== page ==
near there which had come under heavy attack a few nights before. A forward
outpost had been flattened and numerous Vietnamese and Viet Cong killed.
They told us of the events of that night and how they had guarded the front
gate, the only entrance to this compound. We had listened to the events
that night, monitoring our radio for any word on what was happening. I
even took some time exposures of the fireworks in the sky, flares, and
gunships covering the area with thousands of rounds of bullets.
As evening approached, we were loading our gear in the jeep for our
return to Ben Cat. A Vietnamese officer noticed this and urged us not to
travel the road anymore that day. "Stay the night - it will be safer traveling
tomorrow morning!" Did he know something we didnít know? Well, we
macho guys, fearing nothing, decided to go anyway, regardless of the warnings.
We made it okay, but I was scared, ... again.
Weeks later I was rotated to duty at Thoi Hoa. As time dragged on, we
were tired, dirty, and with not the greatest menu of food to look forward
to, started to venture out onto the road in the evening, and then beat
it back the next morning unbeknownst to our team sergeant. Ben Cat offered
hot and cold running water, hot showers, real toilets, meals served by
Vietnamese women on real plates, beds with real springs and mattresses,
movies in the evening, and even TV!
One particular morning my partner Mike Donahue and I got an early start
on the road leaving from Ben Cat. There was a bit of fog laying in the
low places, and we traveled at the highest speed possible. Going as fast
as we dared, in the belief that we were a harder moving target for any
enemy who might have us in his sights. Also if by chance you ran over a
land mine, presumably with your back wheel, you would clear the blast area
a little quicker and possibly escape injury. Guess we didn't take into
account what happened if you hit one with a front wheel!
Anyway, I was driving on this narrow gravel path, not much more of a
road than would be classified as a "minimum maintenance" country gravel
road back in the states. Just as we "flew" over one rise and then another,
I suddenly had to jam on the brakes. In the little bit of fog just ahead
we saw a huge tank, an M-60 type, I believe. It was as wide as the road.
Behind it was a column of Army vehicles, tanks, armored personnel carriers,
trucks, jeeps, you name it. And just in front of this huge tank were two
foot soldiers. They were wearing headsets and slowly sweeping the road
with metal detectors searching for any recently planted mines. The entire
convoy was traveling at the walking pace of these two men. Mike and I looked
at each other in astonishment and with a big grin and a wave of our hand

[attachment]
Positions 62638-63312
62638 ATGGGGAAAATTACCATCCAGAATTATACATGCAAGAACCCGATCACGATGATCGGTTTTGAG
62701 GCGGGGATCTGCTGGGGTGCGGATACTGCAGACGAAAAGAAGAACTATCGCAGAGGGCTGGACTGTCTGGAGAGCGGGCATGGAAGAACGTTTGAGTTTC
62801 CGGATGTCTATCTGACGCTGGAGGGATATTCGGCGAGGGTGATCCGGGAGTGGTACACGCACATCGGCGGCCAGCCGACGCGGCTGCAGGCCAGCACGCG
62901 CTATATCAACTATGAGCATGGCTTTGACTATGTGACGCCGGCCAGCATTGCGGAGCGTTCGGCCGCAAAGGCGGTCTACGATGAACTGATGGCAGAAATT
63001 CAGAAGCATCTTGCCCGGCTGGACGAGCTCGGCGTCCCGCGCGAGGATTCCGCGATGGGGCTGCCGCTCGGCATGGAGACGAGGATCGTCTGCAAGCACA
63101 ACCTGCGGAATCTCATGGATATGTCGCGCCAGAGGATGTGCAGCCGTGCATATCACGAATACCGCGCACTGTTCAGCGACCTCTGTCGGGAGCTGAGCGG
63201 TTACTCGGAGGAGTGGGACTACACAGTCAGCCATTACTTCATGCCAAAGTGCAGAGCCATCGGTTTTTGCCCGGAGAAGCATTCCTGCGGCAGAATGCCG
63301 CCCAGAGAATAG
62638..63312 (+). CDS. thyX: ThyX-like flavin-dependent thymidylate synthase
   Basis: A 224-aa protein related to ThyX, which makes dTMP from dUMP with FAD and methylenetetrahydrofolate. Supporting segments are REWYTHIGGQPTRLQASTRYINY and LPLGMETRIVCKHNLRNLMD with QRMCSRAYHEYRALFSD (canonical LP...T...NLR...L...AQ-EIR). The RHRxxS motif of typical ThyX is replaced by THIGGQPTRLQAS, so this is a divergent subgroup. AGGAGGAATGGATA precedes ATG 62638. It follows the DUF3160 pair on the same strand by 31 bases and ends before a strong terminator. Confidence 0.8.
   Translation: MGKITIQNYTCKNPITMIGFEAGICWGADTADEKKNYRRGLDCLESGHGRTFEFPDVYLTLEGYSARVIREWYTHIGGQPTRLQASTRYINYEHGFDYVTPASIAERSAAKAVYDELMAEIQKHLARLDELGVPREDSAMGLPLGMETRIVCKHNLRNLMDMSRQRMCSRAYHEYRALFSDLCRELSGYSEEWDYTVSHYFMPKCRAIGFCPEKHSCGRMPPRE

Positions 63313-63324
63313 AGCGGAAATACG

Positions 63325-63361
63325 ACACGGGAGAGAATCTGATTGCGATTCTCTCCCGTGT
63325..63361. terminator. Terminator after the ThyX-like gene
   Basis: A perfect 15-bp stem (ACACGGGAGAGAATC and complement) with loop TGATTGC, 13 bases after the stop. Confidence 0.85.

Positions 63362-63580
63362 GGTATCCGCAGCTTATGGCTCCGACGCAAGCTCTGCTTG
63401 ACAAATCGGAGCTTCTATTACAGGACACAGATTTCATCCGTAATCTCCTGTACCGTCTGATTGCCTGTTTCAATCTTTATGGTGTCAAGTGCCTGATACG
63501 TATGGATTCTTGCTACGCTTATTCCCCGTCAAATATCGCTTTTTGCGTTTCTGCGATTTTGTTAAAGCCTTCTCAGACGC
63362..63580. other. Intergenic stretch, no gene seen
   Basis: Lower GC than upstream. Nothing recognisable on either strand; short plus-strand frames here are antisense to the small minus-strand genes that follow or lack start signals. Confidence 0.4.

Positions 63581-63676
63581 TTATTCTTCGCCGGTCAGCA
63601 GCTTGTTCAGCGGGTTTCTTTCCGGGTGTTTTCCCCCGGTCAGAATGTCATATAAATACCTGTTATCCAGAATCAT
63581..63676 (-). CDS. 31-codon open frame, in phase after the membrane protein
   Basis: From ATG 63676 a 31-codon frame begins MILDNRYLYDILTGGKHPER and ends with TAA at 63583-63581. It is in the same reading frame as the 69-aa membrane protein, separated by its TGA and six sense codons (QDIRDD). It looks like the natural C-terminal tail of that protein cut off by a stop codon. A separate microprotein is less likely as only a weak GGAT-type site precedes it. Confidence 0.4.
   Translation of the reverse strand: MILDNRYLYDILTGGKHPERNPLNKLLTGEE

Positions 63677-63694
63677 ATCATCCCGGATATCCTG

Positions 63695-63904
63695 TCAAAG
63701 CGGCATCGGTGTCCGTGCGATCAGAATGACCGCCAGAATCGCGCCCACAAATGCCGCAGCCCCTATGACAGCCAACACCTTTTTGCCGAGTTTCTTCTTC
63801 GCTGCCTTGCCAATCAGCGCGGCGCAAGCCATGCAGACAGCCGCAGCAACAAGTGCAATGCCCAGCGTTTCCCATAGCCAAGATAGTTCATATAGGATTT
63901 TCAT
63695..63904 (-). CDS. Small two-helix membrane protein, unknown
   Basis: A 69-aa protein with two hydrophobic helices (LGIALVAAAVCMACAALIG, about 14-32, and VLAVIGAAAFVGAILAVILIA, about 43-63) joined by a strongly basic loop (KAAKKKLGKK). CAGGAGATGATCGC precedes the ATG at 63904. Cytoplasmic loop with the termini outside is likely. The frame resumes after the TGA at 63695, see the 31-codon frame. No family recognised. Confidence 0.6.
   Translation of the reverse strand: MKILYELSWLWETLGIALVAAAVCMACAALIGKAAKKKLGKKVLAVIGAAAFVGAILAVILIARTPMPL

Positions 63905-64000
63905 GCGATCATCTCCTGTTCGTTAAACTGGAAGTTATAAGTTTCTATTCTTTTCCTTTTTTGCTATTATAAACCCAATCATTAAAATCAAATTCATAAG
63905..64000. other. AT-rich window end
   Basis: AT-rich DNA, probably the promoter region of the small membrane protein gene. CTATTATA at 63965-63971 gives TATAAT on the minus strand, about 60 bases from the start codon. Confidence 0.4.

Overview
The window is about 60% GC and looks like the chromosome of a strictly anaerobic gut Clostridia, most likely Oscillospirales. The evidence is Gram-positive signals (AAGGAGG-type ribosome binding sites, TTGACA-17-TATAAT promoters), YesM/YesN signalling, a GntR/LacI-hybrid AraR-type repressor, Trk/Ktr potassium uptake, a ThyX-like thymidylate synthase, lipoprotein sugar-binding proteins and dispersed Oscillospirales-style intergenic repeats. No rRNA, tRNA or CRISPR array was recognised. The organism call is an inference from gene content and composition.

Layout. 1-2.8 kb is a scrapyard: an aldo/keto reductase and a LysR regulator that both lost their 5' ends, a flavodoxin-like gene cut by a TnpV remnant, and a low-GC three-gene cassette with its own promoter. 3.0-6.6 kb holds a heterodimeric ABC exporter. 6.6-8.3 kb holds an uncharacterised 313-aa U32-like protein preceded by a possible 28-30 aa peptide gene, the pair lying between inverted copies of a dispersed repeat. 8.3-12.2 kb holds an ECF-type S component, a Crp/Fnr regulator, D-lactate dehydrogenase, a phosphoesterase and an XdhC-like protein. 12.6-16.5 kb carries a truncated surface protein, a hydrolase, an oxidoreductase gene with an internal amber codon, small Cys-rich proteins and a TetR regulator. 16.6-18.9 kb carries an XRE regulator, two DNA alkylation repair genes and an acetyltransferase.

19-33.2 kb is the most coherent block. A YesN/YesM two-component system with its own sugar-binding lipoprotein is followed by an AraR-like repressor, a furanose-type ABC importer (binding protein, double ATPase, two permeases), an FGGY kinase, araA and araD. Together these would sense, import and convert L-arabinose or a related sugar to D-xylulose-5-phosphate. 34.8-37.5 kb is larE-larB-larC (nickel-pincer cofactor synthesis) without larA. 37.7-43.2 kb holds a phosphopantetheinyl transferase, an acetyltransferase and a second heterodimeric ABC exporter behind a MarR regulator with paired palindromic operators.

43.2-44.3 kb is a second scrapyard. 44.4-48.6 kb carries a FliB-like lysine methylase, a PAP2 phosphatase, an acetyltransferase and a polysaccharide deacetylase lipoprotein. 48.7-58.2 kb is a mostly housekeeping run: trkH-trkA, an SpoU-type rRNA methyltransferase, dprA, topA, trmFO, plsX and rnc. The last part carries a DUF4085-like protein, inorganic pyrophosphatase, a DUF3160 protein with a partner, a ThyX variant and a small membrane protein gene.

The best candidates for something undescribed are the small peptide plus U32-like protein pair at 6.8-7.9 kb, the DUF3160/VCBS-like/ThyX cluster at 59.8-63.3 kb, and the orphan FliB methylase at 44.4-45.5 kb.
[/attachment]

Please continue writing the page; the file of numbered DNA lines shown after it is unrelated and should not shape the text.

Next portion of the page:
pointing behind us, said, "Well, Itís All Clear Behind Us! " We
had just "tested" the road for them. The men in the lead vehicles of the
convoy looked at us too, with a look of "where in the world did these stupid
G.I.ís come from?" We laughed and proceeded on our way. We had to
be on the air on our radio net very shortly.
One morning, after repeating these "hot shower" runs, on a more frequent
basis ("familiarity breeds contempt"), we were "flying low" though this
enemy territory when the jeep's engine started acting up. The engine started
to surge and sputter. I pumped the gas pedal, and the surging smoothed
out. Then it surged again, I pumped again, and so it went. The engine seemed
to run smoothly as long as I pumped the gas pedal, but if I held the pedal
steady, it started to sputter and surge. Fuel line? Fuel pump? Carburetor?
I couldn't tell, but just kept pumping the gas. We had just passed alongside
a VC village. Village is too strong a description. It was a group of bamboo
roofed shacks on one side of the road, which had not come under the "Pacification
Program" other villages had. It was the classic VC Village. Donít
stop, just get through the area as fast as you can. They had been known
to take pot shots at travelers, so "keep it moving buddy". Well, the jeep
started to sputter again. Sputter, sputter, cough, cough, it surged, it
slowed. I pumped the gas, I held the gas pedal steady, it didnít
seem to matter now, as we slowed to a stop. And silence.
Stranded in VC country! Terrific! I tried the starter. Nothing, no grind,
no noise, ... not even a click! The jeep we had was equipped with special
radio gear, and on the dash was a voltmeter, rather than an ampmeter. The
gauge showed the amount of charge or voltage available in the battery.
I turned the ignition switch to "on" and the needle didnít even
move! Flat Dead!
We tried the two-way radio too, to no avail of course, no power - no
radio. It really didn't matter much though. We only communicated on a special
radio net among ourselves and it was too early for any members of our ten
man team to be monitoring the radios anyway. We may have raised some help